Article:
The Living Edens: Activities for the Classroom - The Wolf and the Moose
An island population of deer has no predatorsand the the deer population or should predators (wolves) be introduced onto the island? Identify predator/prey relationships and how they. Predation on senescent moose was clustered in one kill zone in the disproportionately kill prey in vulnerable age and condition classes –. .. Peterson RO () Wolf ecology and prey relationships on Isle Royale. Predator & Prey—50 Years of Interdependence Scientists from Michigan will find lesson plans and information about the wolf-moose study at the Isle study of the predator-prey relationship free from outside influences.
The three handouts will be distributed sequentially, not simultaneously. After receiving each handout, the class will be given 15 minutes to read through the material, write out answers to the accompanying questions, and discuss their answers within their learning group.
At that point, one of the groups will be chosen to explain their responses to the rest of the class. Ten minutes will be allocated for each presentation and for a general discussion of any points of contention or confusion. Circulate and listen to student group discussions and guide the discussions by asking questions to deepen thinking, explaining the material on Handout 1, or redirecting discussions that might be going in the wrong direction.
After groups have completed the activity of reading and answering questions, choose one group to explain their answers to the whole class. There can be questions and further points of discussion at this time, but the presentation of Handout 1 should fit into a minute time frame.
Optional resources for student groups can include visuals or samples of tree rings to show tree ring growth patterns. Circulate and assist groups with their discussions during the group work time. Be sure to ask questions about student observations of the graph trends and patterns.
The Wolf and the Moose: Natural Enemies That Need Each Other
After Handout 2 is completed, choose a different group to share their answers with the class. There can be questions and further points of discussion, but the minute time frame should be observed. Optional resources for student groups may include a map of Isle Royale to point out locations where the data on the graph was collected. After Handout 3 is completed, choose a different group to share their answers.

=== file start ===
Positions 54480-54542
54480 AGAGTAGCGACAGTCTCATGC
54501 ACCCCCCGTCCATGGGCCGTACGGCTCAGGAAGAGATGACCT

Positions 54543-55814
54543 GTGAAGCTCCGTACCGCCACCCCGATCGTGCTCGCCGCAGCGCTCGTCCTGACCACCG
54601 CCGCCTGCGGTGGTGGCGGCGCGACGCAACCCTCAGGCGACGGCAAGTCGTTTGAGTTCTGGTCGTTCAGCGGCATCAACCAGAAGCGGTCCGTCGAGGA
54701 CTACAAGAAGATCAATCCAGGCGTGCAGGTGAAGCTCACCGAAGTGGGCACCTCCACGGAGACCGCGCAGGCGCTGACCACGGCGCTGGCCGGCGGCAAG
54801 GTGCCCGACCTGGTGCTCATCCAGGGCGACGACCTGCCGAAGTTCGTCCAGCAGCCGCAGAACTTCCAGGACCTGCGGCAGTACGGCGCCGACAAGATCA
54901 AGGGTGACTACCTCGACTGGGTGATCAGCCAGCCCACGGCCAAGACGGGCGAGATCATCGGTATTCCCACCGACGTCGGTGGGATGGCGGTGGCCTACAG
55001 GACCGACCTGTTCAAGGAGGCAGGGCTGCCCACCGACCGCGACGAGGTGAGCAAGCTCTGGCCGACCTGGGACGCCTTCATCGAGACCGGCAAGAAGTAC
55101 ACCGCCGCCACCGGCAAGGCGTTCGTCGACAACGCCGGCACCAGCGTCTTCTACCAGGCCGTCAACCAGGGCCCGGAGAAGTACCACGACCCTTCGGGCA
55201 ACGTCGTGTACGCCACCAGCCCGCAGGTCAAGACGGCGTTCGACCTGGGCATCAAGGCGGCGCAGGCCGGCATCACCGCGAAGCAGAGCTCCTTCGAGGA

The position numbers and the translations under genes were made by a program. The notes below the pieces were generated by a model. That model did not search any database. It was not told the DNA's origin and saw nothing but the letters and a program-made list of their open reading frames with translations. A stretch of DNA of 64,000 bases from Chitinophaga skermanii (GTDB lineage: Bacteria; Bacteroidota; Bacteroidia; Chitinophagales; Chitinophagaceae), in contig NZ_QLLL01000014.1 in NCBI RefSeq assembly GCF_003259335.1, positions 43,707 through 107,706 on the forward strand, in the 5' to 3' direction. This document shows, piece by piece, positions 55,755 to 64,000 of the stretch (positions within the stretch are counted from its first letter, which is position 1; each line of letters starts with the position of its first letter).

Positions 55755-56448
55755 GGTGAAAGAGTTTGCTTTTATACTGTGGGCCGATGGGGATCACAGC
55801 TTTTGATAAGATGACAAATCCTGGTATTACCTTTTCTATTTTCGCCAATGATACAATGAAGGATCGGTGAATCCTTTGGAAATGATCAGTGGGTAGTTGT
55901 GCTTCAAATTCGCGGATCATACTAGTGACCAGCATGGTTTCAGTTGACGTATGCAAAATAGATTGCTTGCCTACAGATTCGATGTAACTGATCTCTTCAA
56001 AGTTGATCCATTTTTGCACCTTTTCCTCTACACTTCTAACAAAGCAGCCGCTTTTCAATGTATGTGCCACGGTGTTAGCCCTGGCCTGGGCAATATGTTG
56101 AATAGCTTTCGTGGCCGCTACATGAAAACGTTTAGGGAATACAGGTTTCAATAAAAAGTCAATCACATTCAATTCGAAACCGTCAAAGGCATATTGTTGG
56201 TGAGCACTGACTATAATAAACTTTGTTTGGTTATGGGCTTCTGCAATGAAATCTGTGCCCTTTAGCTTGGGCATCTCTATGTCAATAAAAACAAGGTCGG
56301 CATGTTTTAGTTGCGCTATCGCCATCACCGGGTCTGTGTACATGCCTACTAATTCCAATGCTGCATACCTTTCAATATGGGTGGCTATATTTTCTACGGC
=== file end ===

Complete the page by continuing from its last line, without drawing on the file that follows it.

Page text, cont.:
After the last data set on Handout 3 has been discussed, allocate 30 minutes to a final synthesis and an explanation of any follow-up assignments. Thus the total time allocated to this case will be two minute class periods. To complete the final synthesis, student groups should prepare one of the following follow up exercises. Choose one exercise or let students choose, depending on the time available or instructional goals. Write a position paper defending one of four possible conclusions based on the data presented: Reject the primary productivity hypothesis and accept the trophic cascade hypothesis.
Accept the primary productivity hypothesis and reject the trophic cascade hypothesis. Find and evaluate a second article on trophic interactions from the primary literature. Be sure to include the following parameters: What specific hypotheses were evaluated? The wolf-moose project was originally designed to continue for ten years. Administrators of the day suggested that the project end.
Durward found greater merit in continuing to lead these observations. Bythe study in its 22nd year, the moose population had tripled from its original size and then declined to half its maximum size.
During that time, wolves more than doubled to fifty. By now it was apparent. In particular, wolves in were abundant and moose had been on the decline for the better part of a decade. Would it be possible that wolves could drive their prey to extinction? No one had ever observed wolves and their prey long enough to know.